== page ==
Anime fandom grew as North American audiences gained access to Japanese movies and TV series in their original forms thanks to easily circulated VHS tapes, and later DVDs and digital downloads, with fans doing their own translations and subtitles (fansubs) or relying on dubbed versions.
Campus clubs like CTRL-A played a major role in the spread of the subculture, as did anime conventions, self-published fanzines, midnight screenings at art house theatres, and of course, the Internet. As time went on, a few films, such as those by Hayao Miyazaki, received Hollywood backing and wider distribution in theatres, while shows like Sailor Moon, Dragonball Z, and Pokémon encroached on Saturday morning cartoon territory.
And that's just scratching the surface. But I digress.
"CTRL-A is certainly one of the longest-running clubs at the University of Waterloo," says Dave McDougall, director of campus life for the Federation of Students. "It's a great achievement for a student club to persist as long as they have."
CTRL-A's 20th anniversary celebration will feature public screenings of anime dedicated to the history and growth of the culture, and will include a cosplay café and contest, flea market, games (board, card, and video), and other anime-themed activities, contests, music, and food. The celebration takes place in the Arts Lecture Hall from noon until midnight.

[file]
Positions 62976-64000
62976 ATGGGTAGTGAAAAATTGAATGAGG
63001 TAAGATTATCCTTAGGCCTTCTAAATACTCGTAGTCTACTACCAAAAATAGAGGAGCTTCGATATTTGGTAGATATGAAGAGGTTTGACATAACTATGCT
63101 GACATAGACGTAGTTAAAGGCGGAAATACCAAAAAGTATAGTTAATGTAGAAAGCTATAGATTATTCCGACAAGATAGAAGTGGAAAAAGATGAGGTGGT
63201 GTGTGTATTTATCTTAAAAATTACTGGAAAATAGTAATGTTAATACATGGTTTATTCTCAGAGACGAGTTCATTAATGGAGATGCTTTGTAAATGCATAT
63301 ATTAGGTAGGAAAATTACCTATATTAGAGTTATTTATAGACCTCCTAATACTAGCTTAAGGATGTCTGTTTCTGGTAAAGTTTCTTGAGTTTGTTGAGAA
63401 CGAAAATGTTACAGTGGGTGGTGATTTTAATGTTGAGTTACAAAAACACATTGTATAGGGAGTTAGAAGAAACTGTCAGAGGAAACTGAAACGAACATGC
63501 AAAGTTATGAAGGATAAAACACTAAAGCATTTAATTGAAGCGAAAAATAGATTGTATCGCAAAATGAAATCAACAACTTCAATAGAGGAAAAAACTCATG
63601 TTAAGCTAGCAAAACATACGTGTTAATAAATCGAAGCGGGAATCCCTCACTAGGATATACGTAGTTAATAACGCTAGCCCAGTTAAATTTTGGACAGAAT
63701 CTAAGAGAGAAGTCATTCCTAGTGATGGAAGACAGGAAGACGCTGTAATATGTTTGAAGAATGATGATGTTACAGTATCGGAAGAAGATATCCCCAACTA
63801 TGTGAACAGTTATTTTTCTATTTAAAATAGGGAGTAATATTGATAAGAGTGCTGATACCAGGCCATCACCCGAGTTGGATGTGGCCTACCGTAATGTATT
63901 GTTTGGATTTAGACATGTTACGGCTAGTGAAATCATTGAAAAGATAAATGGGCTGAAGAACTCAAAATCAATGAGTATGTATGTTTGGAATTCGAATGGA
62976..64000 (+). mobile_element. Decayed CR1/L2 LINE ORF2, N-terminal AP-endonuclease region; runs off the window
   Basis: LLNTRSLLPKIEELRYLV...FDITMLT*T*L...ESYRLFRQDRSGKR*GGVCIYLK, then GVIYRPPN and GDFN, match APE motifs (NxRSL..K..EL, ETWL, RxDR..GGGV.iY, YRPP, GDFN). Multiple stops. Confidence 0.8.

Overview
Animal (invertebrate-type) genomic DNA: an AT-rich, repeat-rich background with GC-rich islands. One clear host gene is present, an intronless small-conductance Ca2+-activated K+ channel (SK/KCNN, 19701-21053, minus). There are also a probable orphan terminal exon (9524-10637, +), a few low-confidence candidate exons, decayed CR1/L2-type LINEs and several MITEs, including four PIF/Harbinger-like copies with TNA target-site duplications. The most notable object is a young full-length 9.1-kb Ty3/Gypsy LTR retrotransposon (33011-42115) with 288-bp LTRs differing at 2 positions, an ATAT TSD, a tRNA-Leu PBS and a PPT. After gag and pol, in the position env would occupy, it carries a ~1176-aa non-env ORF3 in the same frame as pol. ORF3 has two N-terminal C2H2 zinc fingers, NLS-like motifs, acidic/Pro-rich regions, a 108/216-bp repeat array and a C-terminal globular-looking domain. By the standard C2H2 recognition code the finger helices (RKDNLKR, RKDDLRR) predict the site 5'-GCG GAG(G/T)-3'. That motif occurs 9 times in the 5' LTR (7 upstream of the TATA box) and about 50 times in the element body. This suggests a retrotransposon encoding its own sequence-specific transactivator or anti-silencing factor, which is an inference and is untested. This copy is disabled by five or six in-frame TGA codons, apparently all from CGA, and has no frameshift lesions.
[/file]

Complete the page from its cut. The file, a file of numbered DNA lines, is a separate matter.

"Dressing up is totally encouraged, and free admission for all," writes CTRL-A publicity officer Alcina Wong.
CTRL-A acknowledges its roots in the anime showing culture, and though anime is more accessible than ever in today's digital age (just check out Crunchyroll to get an idea of the breadth of material available), the desire to share their enthusiasm for the culture with others has never waned.
Photograph courtesy of CTRL-A.
The University of Waterloo Staff Association (UWSA) annual general meeting takes place today at 9:00 a.m. in MC 5158. Meeting documents can be found on the staff association's website.